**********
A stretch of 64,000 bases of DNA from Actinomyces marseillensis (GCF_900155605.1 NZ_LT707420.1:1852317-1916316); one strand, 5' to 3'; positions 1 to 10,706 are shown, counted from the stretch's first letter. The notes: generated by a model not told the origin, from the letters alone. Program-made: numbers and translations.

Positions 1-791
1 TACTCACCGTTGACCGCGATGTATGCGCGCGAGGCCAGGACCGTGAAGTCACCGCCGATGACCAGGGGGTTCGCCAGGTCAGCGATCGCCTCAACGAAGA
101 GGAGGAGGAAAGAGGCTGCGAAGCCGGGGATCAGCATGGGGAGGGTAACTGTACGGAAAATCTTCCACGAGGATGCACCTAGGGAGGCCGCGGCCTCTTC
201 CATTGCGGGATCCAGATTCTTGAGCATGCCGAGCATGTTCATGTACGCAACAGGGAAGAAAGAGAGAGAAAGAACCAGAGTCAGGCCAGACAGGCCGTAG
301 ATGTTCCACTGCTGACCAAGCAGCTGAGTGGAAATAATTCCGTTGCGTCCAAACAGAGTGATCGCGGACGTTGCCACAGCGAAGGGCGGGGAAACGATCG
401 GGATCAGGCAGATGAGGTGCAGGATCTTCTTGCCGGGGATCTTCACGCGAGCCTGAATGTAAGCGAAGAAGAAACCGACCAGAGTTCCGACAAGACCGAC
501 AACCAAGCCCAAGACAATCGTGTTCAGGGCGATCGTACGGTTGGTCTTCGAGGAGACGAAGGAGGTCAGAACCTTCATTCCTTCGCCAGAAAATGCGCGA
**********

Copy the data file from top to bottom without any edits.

A stretch of 64,000 bases of DNA from Actinomyces marseillensis (GCF_900155605.1 NZ_LT707420.1:1852317-1916316); one strand, 5' to 3'; positions 1 to 10,706 are shown, counted from the stretch's first letter. The notes: generated by a model not told the origin, from the letters alone. Program-made: numbers and translations.

Positions 1-791
1 TACTCACCGTTGACCGCGATGTATGCGCGCGAGGCCAGGACCGTGAAGTCACCGCCGATGACCAGGGGGTTCGCCAGGTCAGCGATCGCCTCAACGAAGA
101 GGAGGAGGAAAGAGGCTGCGAAGCCGGGGATCAGCATGGGGAGGGTAACTGTACGGAAAATCTTCCACGAGGATGCACCTAGGGAGGCCGCGGCCTCTTC
201 CATTGCGGGATCCAGATTCTTGAGCATGCCGAGCATGTTCATGTACGCAACAGGGAAGAAAGAGAGAGAAAGAACCAGAGTCAGGCCAGACAGGCCGTAG
301 ATGTTCCACTGCTGACCAAGCAGCTGAGTGGAAATAATTCCGTTGCGTCCAAACAGAGTGATCGCGGACGTTGCCACAGCGAAGGGCGGGGAAACGATCG
401 GGATCAGGCAGATGAGGTGCAGGATCTTCTTGCCGGGGATCTTCACGCGAGCCTGAATGTAAGCGAAGAAGAAACCGACCAGAGTTCCGACAAGACCGAC
501 AACCAAGCCCAAGACAATCGTGTTCAGGGCGATCGTACGGTTGGTCTTCGAGGAGACGAAGGAGGTCAGAACCTTCATTCCTTCGCCAGAAAATGCGCGA